Feb. 07 2011 07:44 PM
Michael Meltzer

If you are going to take the traditional national anthem, that many listeners regard with reverence, and subject it to the idiosyncracies of personal style or a "rock" or "soul" idiom, everything else you do had better be absolutely PERFECT!!!
Sorry, Ms. Aguilera, no mercy. The hook!

Feb. 07 2011 07:04 PM
Steven

I was at the game in Cincinnati, and heard Naomi Lewin sing the national anthem. Her rendition was terrific -- exemplary!

As Lloyd Benson might have put it:
"Christina, you're no Naomi Lewin."

Feb. 07 2011 06:02 PM
LES from Washington DC

Peter's comment got me to thinking -- why not an opera singer singing opera during half time instead of pop music. An aria from La Boheme or another equally heart-aching piece, reducing the entire stadium to utter silence. Now that would be something different.

Feb. 07 2011 05:28 PM
Neil Schnall

Had it been set by G.F. Handel, there might've been melisma on "wave" as well. But he'd not have squandered the effect on every preceding and ensuing phrase.
I wouldn't say she exactly cracked on "free", but that was the only note not belted in chest voice. There are limits. Didn't really need the little growl either, but maybe that's what passes for emoting. Amateurish vocal production, but then, that's what we get nowadays.

Feb. 07 2011 05:14 PM
Wayne Shipp from Cove Point, MD

I have to agree with Peter and Elizabeth. The anthem looses a lot of its majesty when the singer just renders it in the latest pop style like every other would-be pop singer. Better to leave it up to a trained vocalist with the words etched in there head (probably not low enough for super bowl commercial standards).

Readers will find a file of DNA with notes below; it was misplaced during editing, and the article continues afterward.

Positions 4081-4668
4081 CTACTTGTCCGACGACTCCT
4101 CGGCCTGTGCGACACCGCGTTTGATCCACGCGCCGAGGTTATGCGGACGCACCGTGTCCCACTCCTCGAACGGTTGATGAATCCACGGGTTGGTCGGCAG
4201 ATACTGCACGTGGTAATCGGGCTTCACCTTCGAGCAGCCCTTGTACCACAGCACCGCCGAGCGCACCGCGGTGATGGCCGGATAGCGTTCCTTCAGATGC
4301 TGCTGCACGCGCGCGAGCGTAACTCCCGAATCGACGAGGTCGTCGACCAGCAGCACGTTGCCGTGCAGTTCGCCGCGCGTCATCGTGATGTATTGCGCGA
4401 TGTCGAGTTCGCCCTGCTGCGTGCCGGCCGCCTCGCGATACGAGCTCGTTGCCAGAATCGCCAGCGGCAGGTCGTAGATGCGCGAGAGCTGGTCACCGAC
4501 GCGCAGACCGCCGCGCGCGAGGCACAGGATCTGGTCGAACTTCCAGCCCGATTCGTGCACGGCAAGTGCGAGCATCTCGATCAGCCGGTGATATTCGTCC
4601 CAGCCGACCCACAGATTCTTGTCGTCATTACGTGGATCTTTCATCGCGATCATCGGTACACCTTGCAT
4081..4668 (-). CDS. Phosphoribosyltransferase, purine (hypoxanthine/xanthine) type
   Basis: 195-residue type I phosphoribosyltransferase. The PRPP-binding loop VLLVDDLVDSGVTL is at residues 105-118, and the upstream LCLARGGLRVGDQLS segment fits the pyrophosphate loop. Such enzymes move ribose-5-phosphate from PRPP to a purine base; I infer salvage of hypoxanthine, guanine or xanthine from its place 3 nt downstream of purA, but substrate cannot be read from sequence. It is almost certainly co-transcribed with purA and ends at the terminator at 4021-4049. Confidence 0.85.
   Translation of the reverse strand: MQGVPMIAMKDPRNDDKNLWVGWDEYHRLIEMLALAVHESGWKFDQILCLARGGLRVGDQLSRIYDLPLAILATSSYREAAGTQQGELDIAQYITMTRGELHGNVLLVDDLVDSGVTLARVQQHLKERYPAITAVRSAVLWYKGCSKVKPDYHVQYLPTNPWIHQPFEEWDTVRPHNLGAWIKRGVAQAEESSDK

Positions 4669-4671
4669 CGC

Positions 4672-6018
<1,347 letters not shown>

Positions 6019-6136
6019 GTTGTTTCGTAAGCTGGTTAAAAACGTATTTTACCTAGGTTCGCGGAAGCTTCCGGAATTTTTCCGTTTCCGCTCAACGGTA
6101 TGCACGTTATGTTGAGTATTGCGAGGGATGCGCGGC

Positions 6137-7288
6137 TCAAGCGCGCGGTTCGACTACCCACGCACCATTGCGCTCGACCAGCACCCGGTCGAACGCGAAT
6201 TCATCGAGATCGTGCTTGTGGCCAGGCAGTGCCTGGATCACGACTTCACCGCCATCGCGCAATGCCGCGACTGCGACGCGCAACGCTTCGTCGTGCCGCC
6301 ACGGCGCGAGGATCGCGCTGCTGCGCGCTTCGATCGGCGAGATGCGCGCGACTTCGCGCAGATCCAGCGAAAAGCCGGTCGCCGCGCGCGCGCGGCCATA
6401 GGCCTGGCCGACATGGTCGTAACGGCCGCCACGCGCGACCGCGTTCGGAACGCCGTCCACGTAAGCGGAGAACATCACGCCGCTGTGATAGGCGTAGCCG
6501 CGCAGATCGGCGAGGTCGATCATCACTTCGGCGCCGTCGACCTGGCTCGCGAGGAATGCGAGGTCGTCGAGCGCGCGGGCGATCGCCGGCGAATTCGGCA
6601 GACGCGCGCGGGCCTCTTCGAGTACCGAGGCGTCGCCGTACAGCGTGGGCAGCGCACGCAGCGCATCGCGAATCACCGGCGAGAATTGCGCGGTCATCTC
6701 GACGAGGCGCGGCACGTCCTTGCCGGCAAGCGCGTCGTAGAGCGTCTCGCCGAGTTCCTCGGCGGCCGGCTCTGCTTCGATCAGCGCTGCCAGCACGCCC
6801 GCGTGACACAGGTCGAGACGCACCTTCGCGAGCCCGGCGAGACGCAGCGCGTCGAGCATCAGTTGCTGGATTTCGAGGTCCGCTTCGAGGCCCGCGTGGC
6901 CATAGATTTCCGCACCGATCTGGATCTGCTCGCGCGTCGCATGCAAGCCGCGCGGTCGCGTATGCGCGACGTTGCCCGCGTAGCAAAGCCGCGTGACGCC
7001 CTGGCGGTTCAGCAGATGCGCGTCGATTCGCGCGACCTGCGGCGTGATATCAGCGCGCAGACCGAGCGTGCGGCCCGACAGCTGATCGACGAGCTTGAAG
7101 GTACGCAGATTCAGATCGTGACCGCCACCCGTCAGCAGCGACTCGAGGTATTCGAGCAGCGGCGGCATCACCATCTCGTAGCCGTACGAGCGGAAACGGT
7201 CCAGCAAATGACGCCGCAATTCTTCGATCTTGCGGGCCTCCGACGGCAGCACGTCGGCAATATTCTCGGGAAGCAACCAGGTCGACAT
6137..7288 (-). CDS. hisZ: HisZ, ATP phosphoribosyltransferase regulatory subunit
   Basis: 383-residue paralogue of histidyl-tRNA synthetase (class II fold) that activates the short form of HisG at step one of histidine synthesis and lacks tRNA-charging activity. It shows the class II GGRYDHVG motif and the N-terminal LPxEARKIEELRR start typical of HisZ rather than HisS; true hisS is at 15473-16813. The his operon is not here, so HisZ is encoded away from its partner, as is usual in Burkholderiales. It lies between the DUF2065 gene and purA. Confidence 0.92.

Feb. 07 2011 04:46 PM

I lived in Baltimore, MD, as a boy and went to school with a descendant of Francis Scott Key, so I am kind of a stickler: if you're going to sing "The Star Spanged Banner," you ought to sing it right and remember the words. And if you can't hit the high note on "land of the free" without cracking then transpose it down to a key in which you can. Is that too much to ask? And one more thing: I love Gospel music, and I heard a lot of very fine Gospel growing up in Baltimore. But I'm really weary of singers imposing a Gospel singing style on our National Anthem. Aretha Franklin could pull it off (and she forgot the words, too, at the Democratic convention in 1972 I think it was), but there are few who can sing Gospel music at her level. So surprise me—sing it as it was written, and you'll have the entire audience standing to attention!

Feb. 07 2011 04:39 PM
Neil Schnall

Not getting into a discussion of style, or even the specific performance in question, I will repeat here what I said on the same subject in an earlier Facebook comment (bearing in mind, I am referring not to yourself, Ms. Lewin, but a major pop singing star) (who should, indeed, have had a prompter available):

How high-profile must a gig be to be professional enough not to forget the words? She just had the one little song to sing. The world was watching. Learn the damn words!

Feb. 07 2011 03:56 PM
Elizabeth from Hoboken, NJ

I'm with Peter. The National Anthem should be sung straight. Not only does it sound better, but it becomes easier - if you're not having to concentrate on what you're doing melismatically, it's a lot easier to remember the words.

Feb. 07 2011 03:16 PM
Peter O'Malley from Oakland, New Jersey

I did not watch the over-hyped event in question but what littl I heard of this rendition of the anthem did not surprise me. Of course, I knew that they would never pcik an opera singer for a "Sportsworld" event, despite a venerable tradition of having opera singers do what they do better than pop singers: sing songs which rquire range and technique! That to the side, the best versions are those that are done straight, but now that the American Idol/ bad karaoke approach is the standard for most American audiences, we probably can't look forward to an honest rendition any time soon.

Feb. 07 2011 03:11 PM